WHY THEY VOTED NO:


1. People will talk.


Yes, maybe its “already 2019” or “we don’t care what other people think”, but we all know in our Malaysian context, our rich culture and religion background is indeed a key factor as to why we are cautious when it comes to living with our partners before marriage.


This is a totally understandable factor, and we do not want our family members to have negative feelings towards our relationships and our partners even before making that big decision to tie the knot.


Hence, if your parents (or whoever who is important to you and your partner) frowns upon it, or even if your religion dis-encourage you to live together before being legally married, perhaps it would be wise to wait.


2. Personal Space May Be Threatened.

It's all fun and games when you get to selectively choose to spend time with your partner. And yes, despite how it often feels like you just cannot get enough of them, but when you actually live under the same roof 24/7, it's quite a different story.


When you are in your moody, “I don't want to talk to anyone” state; or even when you want to come home and enjoy being your “disgusting self” like lying in bed without showering or popping your pimple without being judged…. Not being able to have a space for your own might bother you (especially if you are so used to living alone).


Perhaps you and your partner have different expectations of how much time you should spend together, and it's going to create unnecessary tension when one of you feel like you have been spending too much time together, while the other person feels rejected when the other person wants “more space”.


3. It may hurt way much more when things go south.



This is something I personally find very important. When we make that giddy, head in the clouds decision to move in with the love of our life, we don’t like to think about this factor.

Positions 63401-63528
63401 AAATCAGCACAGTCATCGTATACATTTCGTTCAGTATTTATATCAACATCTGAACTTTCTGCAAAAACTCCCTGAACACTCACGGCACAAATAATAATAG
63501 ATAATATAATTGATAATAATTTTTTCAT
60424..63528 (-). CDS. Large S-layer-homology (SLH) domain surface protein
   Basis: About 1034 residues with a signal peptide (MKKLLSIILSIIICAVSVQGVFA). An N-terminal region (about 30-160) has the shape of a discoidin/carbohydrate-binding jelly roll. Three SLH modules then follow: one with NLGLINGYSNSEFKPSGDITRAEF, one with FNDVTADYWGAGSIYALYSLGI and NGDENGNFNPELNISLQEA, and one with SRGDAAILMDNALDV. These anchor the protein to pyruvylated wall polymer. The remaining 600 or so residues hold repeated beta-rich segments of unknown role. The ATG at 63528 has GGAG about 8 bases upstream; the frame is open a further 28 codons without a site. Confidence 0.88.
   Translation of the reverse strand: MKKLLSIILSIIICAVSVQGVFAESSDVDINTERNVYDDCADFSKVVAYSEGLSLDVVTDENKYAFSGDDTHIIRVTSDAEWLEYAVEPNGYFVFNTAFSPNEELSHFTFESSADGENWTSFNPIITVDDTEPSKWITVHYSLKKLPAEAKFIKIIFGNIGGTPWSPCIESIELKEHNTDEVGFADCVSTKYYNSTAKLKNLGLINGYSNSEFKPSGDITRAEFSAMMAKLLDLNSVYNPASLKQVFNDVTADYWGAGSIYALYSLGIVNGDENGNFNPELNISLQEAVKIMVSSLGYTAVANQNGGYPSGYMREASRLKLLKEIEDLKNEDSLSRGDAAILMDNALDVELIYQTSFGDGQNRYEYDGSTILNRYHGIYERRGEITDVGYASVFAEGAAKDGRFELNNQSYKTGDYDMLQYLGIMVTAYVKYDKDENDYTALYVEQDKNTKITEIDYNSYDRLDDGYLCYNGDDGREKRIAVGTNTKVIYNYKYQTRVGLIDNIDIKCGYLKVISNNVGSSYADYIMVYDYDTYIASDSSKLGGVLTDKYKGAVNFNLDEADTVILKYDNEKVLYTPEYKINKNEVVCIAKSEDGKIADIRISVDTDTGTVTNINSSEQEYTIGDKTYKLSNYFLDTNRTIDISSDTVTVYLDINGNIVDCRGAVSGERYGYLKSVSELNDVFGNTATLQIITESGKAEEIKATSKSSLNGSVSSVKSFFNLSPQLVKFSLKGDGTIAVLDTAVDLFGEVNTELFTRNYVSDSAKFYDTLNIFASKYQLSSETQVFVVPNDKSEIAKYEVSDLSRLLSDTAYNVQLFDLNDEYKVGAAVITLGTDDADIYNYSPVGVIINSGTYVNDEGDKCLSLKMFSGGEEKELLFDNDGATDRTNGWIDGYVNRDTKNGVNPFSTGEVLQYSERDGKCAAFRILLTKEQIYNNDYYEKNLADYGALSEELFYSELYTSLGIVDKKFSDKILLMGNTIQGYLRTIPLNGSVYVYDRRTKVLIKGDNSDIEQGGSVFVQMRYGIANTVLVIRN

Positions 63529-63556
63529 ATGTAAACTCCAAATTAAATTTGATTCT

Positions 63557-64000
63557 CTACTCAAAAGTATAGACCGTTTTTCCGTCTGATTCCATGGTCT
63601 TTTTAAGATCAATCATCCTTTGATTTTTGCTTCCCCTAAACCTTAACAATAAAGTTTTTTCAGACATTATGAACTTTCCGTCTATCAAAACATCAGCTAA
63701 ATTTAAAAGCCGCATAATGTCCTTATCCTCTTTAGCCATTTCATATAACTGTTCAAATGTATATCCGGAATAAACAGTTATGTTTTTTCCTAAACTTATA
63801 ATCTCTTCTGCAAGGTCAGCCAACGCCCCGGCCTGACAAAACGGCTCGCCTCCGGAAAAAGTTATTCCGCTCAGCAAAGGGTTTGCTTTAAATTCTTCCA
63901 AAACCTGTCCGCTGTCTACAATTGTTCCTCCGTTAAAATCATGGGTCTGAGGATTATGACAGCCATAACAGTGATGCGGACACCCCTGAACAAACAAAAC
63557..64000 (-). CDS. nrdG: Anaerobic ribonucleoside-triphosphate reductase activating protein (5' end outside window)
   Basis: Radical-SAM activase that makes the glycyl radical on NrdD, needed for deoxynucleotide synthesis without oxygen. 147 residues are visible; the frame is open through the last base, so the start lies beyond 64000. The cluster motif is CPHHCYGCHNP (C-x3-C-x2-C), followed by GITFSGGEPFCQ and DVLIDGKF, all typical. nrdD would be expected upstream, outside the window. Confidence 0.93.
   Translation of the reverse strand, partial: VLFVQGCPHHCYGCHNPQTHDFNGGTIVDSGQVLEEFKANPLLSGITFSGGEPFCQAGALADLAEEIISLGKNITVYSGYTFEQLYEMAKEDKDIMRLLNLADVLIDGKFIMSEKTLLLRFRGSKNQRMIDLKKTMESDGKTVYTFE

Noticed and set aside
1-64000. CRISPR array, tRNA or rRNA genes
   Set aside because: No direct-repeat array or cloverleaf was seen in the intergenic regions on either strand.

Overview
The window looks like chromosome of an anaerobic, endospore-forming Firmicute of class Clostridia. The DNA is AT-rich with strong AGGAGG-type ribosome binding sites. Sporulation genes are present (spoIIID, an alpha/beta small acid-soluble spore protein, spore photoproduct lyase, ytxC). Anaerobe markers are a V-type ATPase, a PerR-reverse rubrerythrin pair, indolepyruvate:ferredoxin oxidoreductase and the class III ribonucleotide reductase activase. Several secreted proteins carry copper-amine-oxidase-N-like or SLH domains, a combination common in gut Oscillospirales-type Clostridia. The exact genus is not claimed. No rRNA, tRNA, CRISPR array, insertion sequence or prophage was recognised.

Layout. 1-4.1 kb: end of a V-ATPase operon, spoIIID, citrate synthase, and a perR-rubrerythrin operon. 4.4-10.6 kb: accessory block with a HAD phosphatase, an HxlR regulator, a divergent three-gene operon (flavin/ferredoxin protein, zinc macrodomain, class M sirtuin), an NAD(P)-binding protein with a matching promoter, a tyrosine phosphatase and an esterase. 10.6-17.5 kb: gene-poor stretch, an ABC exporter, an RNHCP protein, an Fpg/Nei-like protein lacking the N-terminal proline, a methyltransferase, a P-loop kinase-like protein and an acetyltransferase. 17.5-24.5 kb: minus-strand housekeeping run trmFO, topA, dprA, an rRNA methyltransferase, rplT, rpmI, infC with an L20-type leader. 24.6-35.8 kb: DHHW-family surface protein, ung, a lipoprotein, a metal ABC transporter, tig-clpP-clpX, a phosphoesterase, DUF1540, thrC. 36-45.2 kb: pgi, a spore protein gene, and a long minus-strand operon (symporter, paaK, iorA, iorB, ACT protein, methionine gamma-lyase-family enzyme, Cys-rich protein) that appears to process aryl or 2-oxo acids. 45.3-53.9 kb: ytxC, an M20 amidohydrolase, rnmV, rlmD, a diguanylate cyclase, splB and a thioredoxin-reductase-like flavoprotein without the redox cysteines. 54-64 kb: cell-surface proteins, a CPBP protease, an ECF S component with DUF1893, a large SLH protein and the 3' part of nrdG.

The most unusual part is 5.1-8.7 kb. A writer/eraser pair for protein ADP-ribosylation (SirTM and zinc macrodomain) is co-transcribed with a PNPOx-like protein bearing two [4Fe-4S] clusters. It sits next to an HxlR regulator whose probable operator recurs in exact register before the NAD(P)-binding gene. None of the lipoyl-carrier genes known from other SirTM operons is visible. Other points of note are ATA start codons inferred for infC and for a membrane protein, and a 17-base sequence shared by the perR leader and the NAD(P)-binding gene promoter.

But as much as you really REALLY feel this person is “The One”, there is still no 100% confirmation that you will end up marrying them.


When you live together, and realise this person may not actually be the right fit for you, there might be a high tendency you choose to just settle with this person, because you are so used to sharing a life with them, their physical presence day in and day out in your life.


It will be very painful if you both break up, and have to go through the process of moving out, splitting furniture on top of the emotional pain and separation you have to go through.


Conclusion:

Honestly, looking at this matter thoroughly from both perspective, it's hard to give a one answer fits all to the question of, “If we should move in together before marriage”.


However, it really depends on the foundation of the relationship, how both you and your partner are as individuals and how you function together as a couple. And it should be a decision made together (without pressuring the other person), thought out properly and communicating the premises of it all before you jump into anything.


If all goes well, living together might be a new adventure you embark in with “your person”, building a foundation of love and intimacy for your future marriage; but if things turn sour, it may cause you a much more painful heartbreak, but well, at least you realise, this person is not the person you will spend your life with.



What are your thoughts on moving in with your partner before marriage? Let us know.